OAKLAND -- Rockridge residents who organized private security guards for the area have regrouped as a new organization called Safer Rockridge.
Safer Rockridge will maintain private patrols across Lower Rockridge, a step many residents see as necessary until Oakland police staffing levels go up. The group also hopes to reach a wider section of the community after some dissent among residents who live in the patrol zone.
"We're doing our best to work with people that have concerns and minimize their concerns," said David Lorie, an attorney, local resident and member of the board of Safer Rockridge. The new organization is a nonprofit and merges together three separate areas in Rockridge that had set up private patrols last fall.
The patrols initially began in November after a series of unusually intense robberies in a short time, including the midmorning armed burglary of an office in a residential neighborhood near a popular toddler park and the mugging of about 20 people at the "casual carpool" spot for commuters.
"We really felt there was a crisis," Lorie said.
A group of neighbors held a meeting and, in what seems to have been the first time crowdfunding was used for such a purpose, the group put up a site for proposed patrols in Lower Rockridge and solicited donations. The goal of $20,000 was quickly achieved and two similar copycat sites were soon up for other regions of Rockridge.
The patrols were handled by VMASecurity Group, with a single security car patrolling the neighborhood for most of the day and into the night. Although the guard could not make arrests, he could contact the police if he saw a crime in progress or suspicious behavior.
But not everyone in the patrol area was happy about that. Irene Yen, an epidemiologist and a resident of the patrolled area, was one of those dismayed by the initial proposal.
Yen is one a group of neighbors who have organized under the name Safer Oakland For All. The group opposes having patrols for several reasons, including that measures such as private security ignore the racial and class elements of the situation. The group also thinks it potentially makes people feel unwelcome or anxious that they'll be tagged as "suspicious," just because of the way they look, whether they belong to the neighborhood or are just visiting.
"Some of our kids wear hoodies," she said. "Some of our kids don't look like they could live in Piedmont."
Yen also believes that paying for fee-based services like this make people unwilling to pay additional taxes for police or other services in the future.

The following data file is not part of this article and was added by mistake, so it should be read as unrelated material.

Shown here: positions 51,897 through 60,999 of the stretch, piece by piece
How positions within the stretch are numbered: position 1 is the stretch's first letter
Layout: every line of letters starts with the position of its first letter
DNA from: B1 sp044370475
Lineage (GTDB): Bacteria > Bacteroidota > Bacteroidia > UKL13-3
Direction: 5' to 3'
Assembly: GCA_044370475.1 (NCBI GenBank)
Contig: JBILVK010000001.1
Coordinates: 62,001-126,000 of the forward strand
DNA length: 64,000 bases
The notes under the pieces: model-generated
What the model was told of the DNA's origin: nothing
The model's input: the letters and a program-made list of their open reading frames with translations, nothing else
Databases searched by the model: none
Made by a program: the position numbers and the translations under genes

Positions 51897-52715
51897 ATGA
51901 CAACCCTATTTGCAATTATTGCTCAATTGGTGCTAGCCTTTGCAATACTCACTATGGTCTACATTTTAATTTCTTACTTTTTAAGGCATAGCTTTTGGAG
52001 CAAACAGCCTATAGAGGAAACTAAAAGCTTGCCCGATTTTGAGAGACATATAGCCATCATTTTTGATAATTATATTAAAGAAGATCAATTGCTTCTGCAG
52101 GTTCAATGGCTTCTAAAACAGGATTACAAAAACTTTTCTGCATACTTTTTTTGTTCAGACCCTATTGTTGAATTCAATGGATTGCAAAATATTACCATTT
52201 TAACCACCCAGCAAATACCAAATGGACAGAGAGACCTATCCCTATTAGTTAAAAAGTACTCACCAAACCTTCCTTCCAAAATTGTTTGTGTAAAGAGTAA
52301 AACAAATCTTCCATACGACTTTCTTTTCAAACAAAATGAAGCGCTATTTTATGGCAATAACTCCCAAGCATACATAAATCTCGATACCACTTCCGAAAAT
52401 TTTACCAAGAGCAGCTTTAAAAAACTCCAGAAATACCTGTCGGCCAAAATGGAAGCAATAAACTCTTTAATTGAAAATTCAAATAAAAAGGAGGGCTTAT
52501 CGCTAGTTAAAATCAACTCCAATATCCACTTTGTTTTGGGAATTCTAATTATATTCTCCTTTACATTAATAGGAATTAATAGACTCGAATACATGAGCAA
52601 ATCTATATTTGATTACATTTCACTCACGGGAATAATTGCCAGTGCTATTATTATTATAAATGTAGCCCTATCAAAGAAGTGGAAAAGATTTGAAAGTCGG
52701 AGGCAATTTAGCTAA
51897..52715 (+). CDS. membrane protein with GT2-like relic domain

Other points of contention also appeared along the way. One of the most controversial issues among neighbors was whether or not the guard should be armed. Eventually, the VMA guard did not carry a weapon, but the issue was divisive. So too was the fact that a patrol does not need a quorum of neighbors to be initiated, only enough money from whomever does approve.
For Lorie, the issue has partly been one of communication -- or a lack of it. While some people in the neighborhood felt their concerns were being ignored, he said the original organizers were simply swamped. "It wasn't a matter of being secretive, it was a matter of being overwhelmed with emails," Lorie said.
That's why Lorie now wants to make sure that everybody understands what's going on and has a chance to weigh in -- even if they disagree. To that end, on the group's website there is a sign-up for the mailing list, information about finances and even a photo and contact information for the patrolling guard.
Another goal behind the founding of Safer Rockridge is to simplify administration and billing after the first successful round of crowdfunding. The group contracted with a new firm, Premiere Protective Services, after original security company VMA pulled out.
"We felt we had been making a small difference as a deterrent by doing the patrols, but as we had not been a traditional patrol company, I did not foresee the tremendous cost associated with maintaining a patrol," said Vince Mackey, chief executive officer of VMA, in an email.
The Premiere security guards will be unarmed. Instead of households contracting privately with VMA, as before, Safer Rockridge as a whole will buy the services of Premiere, relying on donations in what Lorie calls a "public radio model."
Safer Rockridge's goal is to raise $19,000 a month. For that money, two cars will patrol every day for 12 hours over the area established by the three original crowdfunding campaigns. The boundaries will be Woolsey Street in the north, 51st Street in the south, Telegraph Avenue in the west and Broadway, Broadway Terrace and Acacia Avenue in the east.
As of the first week of April, the group had raised about $19,800, with more than $9,600 set to continue monthly from more than 400 households. Safer Rockridge said the current funds will pay for two patrol cars in April, patrolling every day but for fewer hours.
Meanwhile, Yen and the other members of Safer Oakland For All will continue to meet, she said, and will look for ways to make an impact on the underlying conditions that make crime prevalent citywide, and to continue the conversation among neighbors. But she doesn't expect the patrols to end soon.
"That's not realistic," she said.
Lorie said nobody wants the patrols to be permanent and said residents are just trying to find a stopgap measure while the police force is understaffed.
"We view this as a temporary measure," he said.